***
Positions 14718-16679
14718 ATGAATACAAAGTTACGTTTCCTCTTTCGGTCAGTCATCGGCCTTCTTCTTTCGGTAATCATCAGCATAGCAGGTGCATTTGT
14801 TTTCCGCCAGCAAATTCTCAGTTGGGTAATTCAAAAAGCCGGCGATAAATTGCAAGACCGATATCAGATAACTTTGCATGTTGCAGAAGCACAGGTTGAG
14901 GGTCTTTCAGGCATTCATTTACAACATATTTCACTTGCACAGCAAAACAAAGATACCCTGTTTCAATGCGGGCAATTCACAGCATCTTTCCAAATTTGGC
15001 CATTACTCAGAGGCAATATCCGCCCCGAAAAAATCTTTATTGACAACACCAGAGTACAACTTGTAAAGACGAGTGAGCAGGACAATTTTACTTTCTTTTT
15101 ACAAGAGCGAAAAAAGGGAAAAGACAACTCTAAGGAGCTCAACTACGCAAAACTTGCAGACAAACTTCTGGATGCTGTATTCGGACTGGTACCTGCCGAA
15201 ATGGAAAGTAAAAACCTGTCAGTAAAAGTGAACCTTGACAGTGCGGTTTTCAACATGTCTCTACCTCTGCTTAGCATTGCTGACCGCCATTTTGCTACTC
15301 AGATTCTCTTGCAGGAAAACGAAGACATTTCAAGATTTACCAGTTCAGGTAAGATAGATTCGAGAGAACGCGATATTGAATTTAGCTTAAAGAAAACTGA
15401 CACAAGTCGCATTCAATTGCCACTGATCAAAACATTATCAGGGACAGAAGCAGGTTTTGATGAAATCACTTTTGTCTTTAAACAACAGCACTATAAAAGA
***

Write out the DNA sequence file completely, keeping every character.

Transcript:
Positions 14718-16679
14718 ATGAATACAAAGTTACGTTTCCTCTTTCGGTCAGTCATCGGCCTTCTTCTTTCGGTAATCATCAGCATAGCAGGTGCATTTGT
14801 TTTCCGCCAGCAAATTCTCAGTTGGGTAATTCAAAAAGCCGGCGATAAATTGCAAGACCGATATCAGATAACTTTGCATGTTGCAGAAGCACAGGTTGAG
14901 GGTCTTTCAGGCATTCATTTACAACATATTTCACTTGCACAGCAAAACAAAGATACCCTGTTTCAATGCGGGCAATTCACAGCATCTTTCCAAATTTGGC
15001 CATTACTCAGAGGCAATATCCGCCCCGAAAAAATCTTTATTGACAACACCAGAGTACAACTTGTAAAGACGAGTGAGCAGGACAATTTTACTTTCTTTTT
15101 ACAAGAGCGAAAAAAGGGAAAAGACAACTCTAAGGAGCTCAACTACGCAAAACTTGCAGACAAACTTCTGGATGCTGTATTCGGACTGGTACCTGCCGAA
15201 ATGGAAAGTAAAAACCTGTCAGTAAAAGTGAACCTTGACAGTGCGGTTTTCAACATGTCTCTACCTCTGCTTAGCATTGCTGACCGCCATTTTGCTACTC
15301 AGATTCTCTTGCAGGAAAACGAAGACATTTCAAGATTTACCAGTTCAGGTAAGATAGATTCGAGAGAACGCGATATTGAATTTAGCTTAAAGAAAACTGA
15401 CACAAGTCGCATTCAATTGCCACTGATCAAAACATTATCAGGGACAGAAGCAGGTTTTGATGAAATCACTTTTGTCTTTAAACAACAGCACTATAAAAGA